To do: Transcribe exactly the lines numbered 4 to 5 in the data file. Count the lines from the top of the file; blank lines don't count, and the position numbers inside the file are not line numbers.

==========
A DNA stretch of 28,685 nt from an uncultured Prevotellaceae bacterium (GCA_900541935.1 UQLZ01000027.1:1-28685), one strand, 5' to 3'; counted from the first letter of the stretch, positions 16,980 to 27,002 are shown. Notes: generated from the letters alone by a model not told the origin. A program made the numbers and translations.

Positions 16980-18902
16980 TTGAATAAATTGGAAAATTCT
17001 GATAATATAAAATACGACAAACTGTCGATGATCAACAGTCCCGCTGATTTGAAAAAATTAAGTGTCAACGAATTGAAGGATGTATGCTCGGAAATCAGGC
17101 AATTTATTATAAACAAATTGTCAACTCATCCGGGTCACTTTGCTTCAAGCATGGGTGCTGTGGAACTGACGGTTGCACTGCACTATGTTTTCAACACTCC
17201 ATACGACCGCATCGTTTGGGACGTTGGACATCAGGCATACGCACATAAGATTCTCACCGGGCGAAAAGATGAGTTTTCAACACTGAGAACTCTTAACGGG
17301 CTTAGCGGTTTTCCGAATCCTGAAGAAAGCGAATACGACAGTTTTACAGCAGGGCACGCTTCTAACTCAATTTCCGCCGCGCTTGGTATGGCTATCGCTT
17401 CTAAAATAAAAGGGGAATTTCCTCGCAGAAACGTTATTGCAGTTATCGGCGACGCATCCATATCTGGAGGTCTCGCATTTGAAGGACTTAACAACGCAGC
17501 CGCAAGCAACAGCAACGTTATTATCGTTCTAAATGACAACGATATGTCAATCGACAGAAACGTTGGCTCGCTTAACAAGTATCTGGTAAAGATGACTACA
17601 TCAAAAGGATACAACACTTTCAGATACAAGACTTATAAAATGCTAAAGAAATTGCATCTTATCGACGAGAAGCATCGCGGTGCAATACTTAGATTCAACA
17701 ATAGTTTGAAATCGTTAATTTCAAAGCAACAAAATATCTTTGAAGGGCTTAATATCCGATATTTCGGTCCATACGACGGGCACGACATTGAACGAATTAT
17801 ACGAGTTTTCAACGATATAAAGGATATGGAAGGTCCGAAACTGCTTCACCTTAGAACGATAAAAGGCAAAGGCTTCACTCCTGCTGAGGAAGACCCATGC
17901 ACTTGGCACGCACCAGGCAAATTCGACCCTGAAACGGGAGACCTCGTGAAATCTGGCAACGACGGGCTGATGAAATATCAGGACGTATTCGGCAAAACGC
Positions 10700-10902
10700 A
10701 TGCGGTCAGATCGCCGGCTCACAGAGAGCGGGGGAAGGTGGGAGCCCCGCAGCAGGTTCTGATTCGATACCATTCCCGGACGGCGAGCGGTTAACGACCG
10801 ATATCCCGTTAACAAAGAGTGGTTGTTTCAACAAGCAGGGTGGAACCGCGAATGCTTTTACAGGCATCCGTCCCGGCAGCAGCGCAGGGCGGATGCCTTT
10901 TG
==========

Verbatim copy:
17001 GATAATATAAAATACGACAAACTGTCGATGATCAACAGTCCCGCTGATTTGAAAAAATTAAGTGTCAACGAATTGAAGGATGTATGCTCGGAAATCAGGC
17101 AATTTATTATAAACAAATTGTCAACTCATCCGGGTCACTTTGCTTCAAGCATGGGTGCTGTGGAACTGACGGTTGCACTGCACTATGTTTTCAACACTCC